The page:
‘Now you see him, now you don’t,” Henry Threadgill said—with a laugh suggestive of both serious reverence and contented confusion—about David Hammons, an artist whose elusiveness is well known. The occasion was a phone call with ARTnews a few weeks ago, shortly after Threadgill had finished writing 6 to 5, 5 to 6, a composition he performed on Monday night at the Whitney Museum in New York for a ceremony celebrating Hammons’s ambitious and mostly invisible monument to be built on the footprint of a former pier on Manhattan’s far west side.
Hammons likes jazz and, with the Whitney, tapped Threadgill, a Pulitzer Prize–winning composer with jazz roots dating to the ’70s, to write a two-part piece in commemoration of Day’s End, a soon-to-be realized sculptural intervention across the West Side Highway from the museum. Monday’s event celebrated the ground-breaking for the work, which is set to open in fall 2020.
“It’s very minimal—you can see straight over to Jersey through it,” Threadgill said of the public installation, which will jut out into the Hudson River as a “ghost monument” (as the Whitney has called it) to a site of art-historical import: Gordon Matta-Clark’s 1975 masterwork, Day’s End, which once stood there, a striking sculptural cut he made in the wall of an immense derelict building on Pier 52.
The reference to Matta-Clark is clear, but Threadgill pointed out a less familiar one he came to know while learning about the thinking behind Hammons’s homage: Astor Piazzola, a storied Argentine tango composer who lived in New York for years before his death in Buenos Aires in 1992. “He played the bandoneon. He lived on 9th Street two blocks from where Charlie Parker lived,” Threadgill said, in reference to the saxophone legend known as Bird.
While no descriptions of the project issued by the Whitney so far have referenced the fine art of tango, Threadgill’s performance on Monday was preceded by the spectacular sight of a Staten Island–based fireboat spraying water on the Hudson in a “water tango” display. That came just after opening remarks by Whitney director Adam Weinberg, who spoke of having received “a mysterious and tender sketch of a skeletal, minimal sculpture” from Hammons in 2014 and seeing in it the impetus for a years-long civic undertaking. “I am not sure if David thought of his drawing as a proposal,” Weinberg said, “but we did.”
Weinberg also announced a $1 million gift from the Keith Haring Foundation to support construction and praised the “evanescent simplicity” of a $17 million project being supported with $4.3 million from New York City. Summing up Hammons’s Day’s End, in terms suited for the artist’s work, Weinberg said, “It is at once a sculpture, a site, a building, a structure, and, yet, none of the above.”
After his speech, the curtains rose in the Whitney’s third-floor theater space to reveal an enormous fireboat floating in the river, and spraying water in patterns that drifted down as mist. It was an unphotographable sight that everyone nonetheless tried to photograph—including Hammons himself, present among all the gawkers trying to capture it on their phones.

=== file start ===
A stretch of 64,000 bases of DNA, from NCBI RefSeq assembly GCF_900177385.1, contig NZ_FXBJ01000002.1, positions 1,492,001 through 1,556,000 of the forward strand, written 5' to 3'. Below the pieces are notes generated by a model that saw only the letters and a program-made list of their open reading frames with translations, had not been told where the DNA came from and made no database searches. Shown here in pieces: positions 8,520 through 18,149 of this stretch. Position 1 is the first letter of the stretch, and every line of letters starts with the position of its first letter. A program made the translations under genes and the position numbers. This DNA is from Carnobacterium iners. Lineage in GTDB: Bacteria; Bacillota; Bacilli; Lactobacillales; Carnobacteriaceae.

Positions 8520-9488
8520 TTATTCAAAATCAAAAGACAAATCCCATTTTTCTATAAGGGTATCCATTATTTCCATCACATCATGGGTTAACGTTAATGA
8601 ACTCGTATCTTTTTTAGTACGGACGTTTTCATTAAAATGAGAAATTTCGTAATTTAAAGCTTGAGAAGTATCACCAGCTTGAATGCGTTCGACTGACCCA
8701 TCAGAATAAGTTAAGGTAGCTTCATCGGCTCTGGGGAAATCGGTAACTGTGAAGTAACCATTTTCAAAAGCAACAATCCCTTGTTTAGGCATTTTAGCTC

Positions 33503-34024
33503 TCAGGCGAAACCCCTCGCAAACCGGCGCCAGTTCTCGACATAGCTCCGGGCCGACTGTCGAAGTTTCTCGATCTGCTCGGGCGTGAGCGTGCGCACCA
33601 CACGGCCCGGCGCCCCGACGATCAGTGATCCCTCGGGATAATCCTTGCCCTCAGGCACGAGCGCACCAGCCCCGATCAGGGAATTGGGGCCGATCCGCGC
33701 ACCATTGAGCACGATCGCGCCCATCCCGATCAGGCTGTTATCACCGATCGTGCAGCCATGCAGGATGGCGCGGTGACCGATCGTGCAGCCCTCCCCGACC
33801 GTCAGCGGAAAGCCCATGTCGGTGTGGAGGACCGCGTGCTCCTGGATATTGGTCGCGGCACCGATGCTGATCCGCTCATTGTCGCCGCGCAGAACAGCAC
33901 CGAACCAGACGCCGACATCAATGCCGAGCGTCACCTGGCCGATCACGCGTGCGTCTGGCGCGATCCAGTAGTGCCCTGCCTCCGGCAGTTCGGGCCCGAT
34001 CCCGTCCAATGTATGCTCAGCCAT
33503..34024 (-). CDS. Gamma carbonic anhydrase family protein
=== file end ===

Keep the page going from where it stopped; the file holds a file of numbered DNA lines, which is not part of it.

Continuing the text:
Then attention turned to Threadgill and his band on stage. “I looked at the blueprints and pictures of what it’s supposed to look like: the park, the environment,” Threadgill said of the process of composing 6 to 5, 5 to 6. “I put all those things up in front of me and began to put it together from there. It doesn’t really make any sense. I put all those things up and they started to inspire me. I can’t really explain it.”
Threadgill first became aware of Hammons in the ’80s and the two interacted more throughout the ’90s, when they were both connected to the late composer Butch Morris and the Lower East Side arts organization A Gathering of the Tribes, where Hammons is currently a board member. “I don’t know how to describe David,” Threadgill said of an artist who rarely grants interviews and is known for a certain mystique. “He’s a very private, serious artist. Now you see him, now you don’t. He doesn’t do anything to disturb the world. He comes and goes, very quietly, always observing and picking up information. He’s a fly on the wall.”
6 to 5, 5 to 6 was composed in response to a preponderance of the two numbers in the measurements for the design of Day’s End, and it sounded playful and coy, suggestive of a few different compositions sizing each other up so as to maybe coalesce in the end—or maybe not. Whitney chief curator Scott Rothkopf was startled by a drum beat that started it off, jumping what seemed like several feet off the ground, but the rest took on a slinky, sinuous feel as Threadgill played smooth and pointillist passages on the flute and, at intervals, interesting instrumental pairings took precedence, in particular an extended bit when just cello and tuba chatted together as if cruising the pier and getting to know one another after having just met.
Threadgill said he is working on a sound installation with fireboat tones to surround Day’s End when it is complete, and the second part of his composition—for 10 players—will be performed when the monument opens to the public next fall. Whitney performance curator Adrienne Edwards organized the collaboration with Threadgill, and in Hammons, the composer found a sympathetic soul. Of the artist, Threadgill said, “He knows his music.”